"We're still a repository of knowledge in the way that libraries are supposed to be," Denlinger said, "and libraries are much more accessible places than museums."

Out front, Patience and Fortitude -- the lions Teddy Roosevelt wished to replace with American buffalo -- still stand watch over 5th Avenue Out back, park-goers lounge in the shine of the sun and the shadows of a library holding more than just books, a library of secrets and treasures.

  • Manhattan NewsManhattan NewsMore>>

  • Ultimate lemonade stand in Flatiron District

    Ultimate lemonade stand in Flatiron District

    Wednesday, August 20 2014 9:39 AM EDT2014-08-20 13:39:26 GMT
    When 826 NYC, a nonprofit organization that fosters creative writing skills, asked children ages 9-12 to dream up the ultimate lemonade stand, the responses were huge. The winning project of  The Great Lemonation Imagination Collaboration was turned into a real lemonade stand complete with free lemonade in Manhattan's Flatiron District. The organization's members were also required to help run the stand that went up at Broadway and 23rd Street on Wednesday.
    When 826 NYC, a nonprofit organization that fosters creative writing skills, asked children ages 9-12 to dream up the ultimate lemonade stand, the responses were huge. The winning project of  The Great Lemonation Imagination Collaboration was turned into a real lemonade stand complete with free lemonade in Manhattan's Flatiron District. The organization's members were also required to help run the stand that went up at Broadway and 23rd Street on Wednesday.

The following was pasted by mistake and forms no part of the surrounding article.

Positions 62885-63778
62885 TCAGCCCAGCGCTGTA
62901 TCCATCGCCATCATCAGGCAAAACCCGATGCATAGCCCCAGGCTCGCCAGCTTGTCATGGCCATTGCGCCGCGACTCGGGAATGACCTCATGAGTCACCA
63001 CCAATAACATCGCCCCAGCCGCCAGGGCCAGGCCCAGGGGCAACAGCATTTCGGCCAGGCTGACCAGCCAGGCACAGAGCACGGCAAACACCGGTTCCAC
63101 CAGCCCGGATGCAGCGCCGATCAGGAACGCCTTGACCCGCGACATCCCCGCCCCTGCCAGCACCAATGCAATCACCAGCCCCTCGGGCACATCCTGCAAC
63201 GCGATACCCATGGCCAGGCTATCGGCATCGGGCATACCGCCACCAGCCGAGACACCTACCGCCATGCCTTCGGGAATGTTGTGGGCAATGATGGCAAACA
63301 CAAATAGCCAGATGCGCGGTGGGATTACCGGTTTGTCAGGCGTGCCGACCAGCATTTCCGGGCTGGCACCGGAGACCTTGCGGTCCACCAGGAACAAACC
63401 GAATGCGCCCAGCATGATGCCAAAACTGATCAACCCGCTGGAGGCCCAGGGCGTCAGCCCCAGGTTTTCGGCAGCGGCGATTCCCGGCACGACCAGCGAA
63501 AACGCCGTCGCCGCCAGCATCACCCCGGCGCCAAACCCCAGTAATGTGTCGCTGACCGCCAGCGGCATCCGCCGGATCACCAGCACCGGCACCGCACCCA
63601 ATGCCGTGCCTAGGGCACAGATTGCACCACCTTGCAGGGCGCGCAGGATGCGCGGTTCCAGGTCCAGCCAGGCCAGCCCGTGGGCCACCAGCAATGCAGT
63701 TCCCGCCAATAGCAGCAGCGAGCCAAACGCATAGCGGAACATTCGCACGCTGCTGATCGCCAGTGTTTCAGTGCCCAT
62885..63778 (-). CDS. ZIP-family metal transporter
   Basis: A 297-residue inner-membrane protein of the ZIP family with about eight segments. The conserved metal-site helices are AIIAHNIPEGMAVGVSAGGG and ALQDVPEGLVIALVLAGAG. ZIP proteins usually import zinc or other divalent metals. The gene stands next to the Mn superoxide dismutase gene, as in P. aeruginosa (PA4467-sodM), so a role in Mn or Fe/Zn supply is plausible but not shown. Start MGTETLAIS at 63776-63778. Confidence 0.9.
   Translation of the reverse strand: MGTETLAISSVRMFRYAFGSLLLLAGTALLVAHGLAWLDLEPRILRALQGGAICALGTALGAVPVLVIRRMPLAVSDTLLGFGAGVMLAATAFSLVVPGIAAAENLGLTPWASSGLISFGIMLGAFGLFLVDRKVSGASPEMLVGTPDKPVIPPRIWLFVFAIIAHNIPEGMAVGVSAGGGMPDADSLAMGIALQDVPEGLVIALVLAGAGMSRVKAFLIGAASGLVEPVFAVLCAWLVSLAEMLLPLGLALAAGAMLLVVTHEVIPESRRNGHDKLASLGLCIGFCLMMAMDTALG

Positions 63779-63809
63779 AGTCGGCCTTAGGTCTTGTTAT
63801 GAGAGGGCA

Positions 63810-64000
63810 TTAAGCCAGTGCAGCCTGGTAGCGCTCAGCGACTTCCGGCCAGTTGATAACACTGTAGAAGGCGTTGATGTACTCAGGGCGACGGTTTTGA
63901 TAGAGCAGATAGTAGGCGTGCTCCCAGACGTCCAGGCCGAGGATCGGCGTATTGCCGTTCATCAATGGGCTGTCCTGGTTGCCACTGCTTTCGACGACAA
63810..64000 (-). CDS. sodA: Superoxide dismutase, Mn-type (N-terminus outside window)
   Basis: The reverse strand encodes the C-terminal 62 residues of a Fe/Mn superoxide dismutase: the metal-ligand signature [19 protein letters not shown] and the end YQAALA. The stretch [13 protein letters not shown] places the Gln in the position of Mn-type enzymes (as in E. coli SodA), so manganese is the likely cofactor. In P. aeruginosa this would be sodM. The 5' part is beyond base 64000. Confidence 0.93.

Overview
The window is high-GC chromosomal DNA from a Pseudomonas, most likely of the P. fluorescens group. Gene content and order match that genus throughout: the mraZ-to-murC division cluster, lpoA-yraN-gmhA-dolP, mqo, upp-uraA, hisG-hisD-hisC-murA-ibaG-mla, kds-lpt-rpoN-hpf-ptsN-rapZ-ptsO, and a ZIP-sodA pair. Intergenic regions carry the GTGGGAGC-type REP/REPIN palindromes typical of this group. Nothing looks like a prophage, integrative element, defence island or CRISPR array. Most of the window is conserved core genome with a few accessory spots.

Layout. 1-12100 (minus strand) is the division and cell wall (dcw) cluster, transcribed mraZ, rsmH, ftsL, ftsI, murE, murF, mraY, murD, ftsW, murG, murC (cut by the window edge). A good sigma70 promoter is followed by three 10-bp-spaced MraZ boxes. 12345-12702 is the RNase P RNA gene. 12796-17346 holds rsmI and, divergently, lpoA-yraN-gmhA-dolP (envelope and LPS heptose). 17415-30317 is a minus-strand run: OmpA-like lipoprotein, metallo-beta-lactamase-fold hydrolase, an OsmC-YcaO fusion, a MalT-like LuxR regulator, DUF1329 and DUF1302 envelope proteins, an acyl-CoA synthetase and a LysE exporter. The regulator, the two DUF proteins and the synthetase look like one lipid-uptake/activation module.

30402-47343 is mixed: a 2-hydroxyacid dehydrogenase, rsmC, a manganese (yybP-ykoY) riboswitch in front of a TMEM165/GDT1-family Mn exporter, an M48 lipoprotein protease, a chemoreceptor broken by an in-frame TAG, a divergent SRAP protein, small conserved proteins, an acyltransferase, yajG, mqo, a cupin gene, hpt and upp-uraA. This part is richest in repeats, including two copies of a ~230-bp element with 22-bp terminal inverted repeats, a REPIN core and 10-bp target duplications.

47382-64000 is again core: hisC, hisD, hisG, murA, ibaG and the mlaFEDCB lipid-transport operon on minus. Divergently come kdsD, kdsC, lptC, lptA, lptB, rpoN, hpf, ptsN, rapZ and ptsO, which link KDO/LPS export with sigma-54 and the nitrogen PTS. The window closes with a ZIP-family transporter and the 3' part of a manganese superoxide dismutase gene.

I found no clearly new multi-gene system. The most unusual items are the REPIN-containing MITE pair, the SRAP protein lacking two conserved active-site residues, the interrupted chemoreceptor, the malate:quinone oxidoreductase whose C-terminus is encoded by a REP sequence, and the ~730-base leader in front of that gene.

• Times Square characters: we don't work for free

    Times Square characters: we don't work for free

    Wednesday, August 20 2014 9:02 AM EDT2014-08-20 13:02:47 GMT
    Times Square characters want to be taken seriously and want their tips. The mostly immigrant workers are now called the Association of Artists United for a Smile and are fighting to protect their jobs, in light of a recent crackdown. Jorge Duran says he stands around for hours, sweating inside a costume, and says it is annoying and unfair if he poses for a good picture and gets nothing.
    Times Square characters want to be taken seriously and want their tips. The mostly immigrant workers are now called the Association of Artists United for a Smile and are fighting to protect their jobs, in light of a recent crackdown. Jorge Duran says he stands around for hours, sweating inside a costume, and says it is annoying and unfair if he poses for a good picture and gets nothing.
  • Tyga calls for Empire State Building to go gold

    Tyga calls for Empire State Building to go gold

    Wednesday, August 20 2014 8:42 AM EDT2014-08-20 12:42:31 GMT
    The push to go gold for pediatric cancer has spread to the hip hop world. Popular rapper Tyga is joining those calling for the Empire State Building to light up for a good cause.
    The push to go gold for pediatric cancer has spread to the hip hop world. Popular rapper Tyga is joining those calling for the Empire State Building to light up for a good cause.
Powered by WorldNow

KDFW FOX 4
400 N. Griffin Street
Dallas, Texas 75202

Main Station Directory:
(214) 720-4444
News Fax:
(214) 720-3263 or (214) 720-3333

Didn't find what you were looking for?
All content © Copyright 2000 - 2014 Fox Television Stations, Inc. and Worldnow. All Rights Reserved.
Privacy Policy | New Terms of Service What's new | Ad Choices